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Wagging dog tails helps kids tell tales

Steven Friederich | The Vidette Mitzi, a toy poodle, sits in front of a letter written by a Beacon School child to one of the dogs, who helped the student get over reading challenges.Buy Photo
Steven Friederich | The Vidette Mitzi, a toy poodle, sits in front of a letter written by a Beacon School child to one of the dogs, who helped the student get over reading challenges.

Have you ever talked to a dog?

Give them a command and they’ll follow instructions — if they’re trained properly. But, have a conversation with a dog and it just ends up being therapeutic. The dog just sits there, sometimes, tilts its head and listens.

That’s the centerpiece behind a program started this year by the Therapy Dogs of Grays Harbor group, which brings dogs into Beacon Elementary in Montesano to help students who are facing challenges reading out loud.

“They are probably having the same problems I was having in the third grade,” said Skip Best, who brings his German shepherd named Belle into the class. “I had a hard time reading in third grade and actually didn’t do so well and now I’m an avid reader. I read all the time.

“We bring our dogs down and we spend an hour or a little bit more time,” Best adds. “Dogs make no judgment. They’re reading to the dogs. Some of the dogs don’t pay any attention to what’s going on. Others get really interested. The kids really bond with the dogs. It takes the stress off the kids. They’re not having to perform for their teacher who grades them. The students can lay down, sit down or sprawl all over the dogs and the dog will lick them and just listen.”

The program is called Happy Tails, Reading Trails.

Marlene Vahl, who co-founded the program, says that both the dogs and the youth look forward to the program — and they’ve seen so much success that some of the students who were participating this year did so well that they are joining regular reading classes and won’t need the dogs’ help next year.

Cathy Carter, who brings her Cavalier King Charles’ spaniels named Paige and Bocci into the classroom, says that the dogs just end up loving it as much as the kids.

“When we’re going to the school, the dogs jump up and pay attention and start wagging their tails,” Carter said. “They’re so excited. I have no trouble getting them in the car. They enjoy it. When we’re at the school, they just have the best time just hanging out with the kids.”

Carter says most kids have showns significant improvement in their ability to read out loud, especially when they’ve been with the kids for a period of time.

“There’s no judgment,” Carter said. “The dogs don’t tell you that you read the wrong word or pronounced something wrong. They don’t tell you that you’re making things up. They’re just there to listen.”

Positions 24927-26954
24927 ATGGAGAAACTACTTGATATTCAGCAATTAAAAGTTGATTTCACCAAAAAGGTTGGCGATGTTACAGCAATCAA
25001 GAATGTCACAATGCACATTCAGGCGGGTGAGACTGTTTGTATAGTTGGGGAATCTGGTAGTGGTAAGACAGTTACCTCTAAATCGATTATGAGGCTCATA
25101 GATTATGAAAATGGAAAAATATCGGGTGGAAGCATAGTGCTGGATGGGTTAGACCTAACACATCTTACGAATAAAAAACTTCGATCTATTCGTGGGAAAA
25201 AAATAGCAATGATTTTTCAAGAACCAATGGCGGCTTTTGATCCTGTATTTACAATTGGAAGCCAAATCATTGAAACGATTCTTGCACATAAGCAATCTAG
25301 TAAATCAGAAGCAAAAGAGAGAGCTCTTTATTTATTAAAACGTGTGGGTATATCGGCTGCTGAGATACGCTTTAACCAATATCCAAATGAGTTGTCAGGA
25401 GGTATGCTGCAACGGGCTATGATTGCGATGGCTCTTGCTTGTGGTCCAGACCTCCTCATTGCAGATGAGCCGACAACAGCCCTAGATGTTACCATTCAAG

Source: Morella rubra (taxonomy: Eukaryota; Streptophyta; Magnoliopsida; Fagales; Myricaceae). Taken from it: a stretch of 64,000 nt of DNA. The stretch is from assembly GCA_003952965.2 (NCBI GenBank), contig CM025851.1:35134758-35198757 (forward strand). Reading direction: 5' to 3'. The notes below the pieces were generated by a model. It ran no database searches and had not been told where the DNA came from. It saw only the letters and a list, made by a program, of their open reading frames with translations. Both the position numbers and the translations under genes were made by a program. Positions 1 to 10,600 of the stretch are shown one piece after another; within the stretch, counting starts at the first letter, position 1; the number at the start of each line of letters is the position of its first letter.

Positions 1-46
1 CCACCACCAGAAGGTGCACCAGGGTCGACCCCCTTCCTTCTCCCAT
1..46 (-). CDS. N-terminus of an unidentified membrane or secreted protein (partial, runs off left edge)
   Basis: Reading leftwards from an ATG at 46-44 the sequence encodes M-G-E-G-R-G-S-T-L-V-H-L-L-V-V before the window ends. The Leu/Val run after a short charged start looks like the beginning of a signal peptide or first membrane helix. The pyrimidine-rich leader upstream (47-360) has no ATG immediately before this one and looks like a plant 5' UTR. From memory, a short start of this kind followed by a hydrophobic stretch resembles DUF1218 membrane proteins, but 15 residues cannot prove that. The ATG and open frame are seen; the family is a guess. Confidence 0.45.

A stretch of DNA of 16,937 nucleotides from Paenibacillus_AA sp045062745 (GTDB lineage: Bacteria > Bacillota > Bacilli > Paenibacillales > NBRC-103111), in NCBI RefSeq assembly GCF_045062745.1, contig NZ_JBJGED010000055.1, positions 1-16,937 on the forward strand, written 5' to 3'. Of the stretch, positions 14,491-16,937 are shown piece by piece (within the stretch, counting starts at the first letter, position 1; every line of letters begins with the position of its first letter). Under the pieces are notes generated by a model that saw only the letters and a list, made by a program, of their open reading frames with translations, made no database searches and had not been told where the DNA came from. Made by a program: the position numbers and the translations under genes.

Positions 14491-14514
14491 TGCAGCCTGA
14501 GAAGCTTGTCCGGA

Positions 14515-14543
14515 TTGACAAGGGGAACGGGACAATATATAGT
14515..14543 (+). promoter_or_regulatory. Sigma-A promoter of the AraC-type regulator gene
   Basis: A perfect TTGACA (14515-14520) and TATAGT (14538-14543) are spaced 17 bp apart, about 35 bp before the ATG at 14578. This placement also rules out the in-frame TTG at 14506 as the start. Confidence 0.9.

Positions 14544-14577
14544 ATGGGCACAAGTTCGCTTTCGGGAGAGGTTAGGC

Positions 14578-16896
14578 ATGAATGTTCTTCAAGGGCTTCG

They’ve had other elementary schools contact them for assistance, and Carter says they need more dogs to help the program.

To participate, dogs must enjoy working with kids and the owners must have owned the dog for at least a year. The dogs need to understand some simple commands — like when to stop licking and to stay or follow the owner. The dog also must remain calm with noise and distractions around, be well-groomed, have had a recent wellness check with proper shots and vaccines and be accepting of strangers and other dogs.

Peggy Gillespie of Montesano said that she found her Burmese mountain dog, Dooley, in Eastern Washington. Dooley was a shelter dog and has slowly been training so that the dog can be part of the program.

“Dooley has an amazing personality and I’d really like to see him be useful,” Gillespie said. “The training is not that hard to do.”

Vahl notes that the program has been so popular that the kids have started writing letters to the dogs.

“Dear Dog,” one letter from a summer school student reads. “I love reading to you guys. My friend loves reading to you, too.”

“To the dogs,” another letter states. “You are cool. I hope you have a good day. You are my friend. Love you.”

And, in return, Vahl says the dogs — or their owners, rather — end up writing letters back to the kids.

“There’s a little mailbox in the classroom and most all of the dogs have written a letter and tell them who they live with and what they like to do when not listening to the kids read,” Carter said. “And the kids get a kick out of it.”

“We take away the stress,” Best adds. “I absolutely hated standing up in front of a class and reading ‘Dick and Jane’ or whatever, but if I had dogs, I would have loved it. The program works.”

Those interested in joining the program can attend regular meetings of the Therapy Dogs of Grays Harbor, which meet the second Wednesday of the month at 6 p.m. in the Montesano library’s downstairs meeting room. Or, call Carter at (360) 249-0802 or email cathy@phonodoc.com.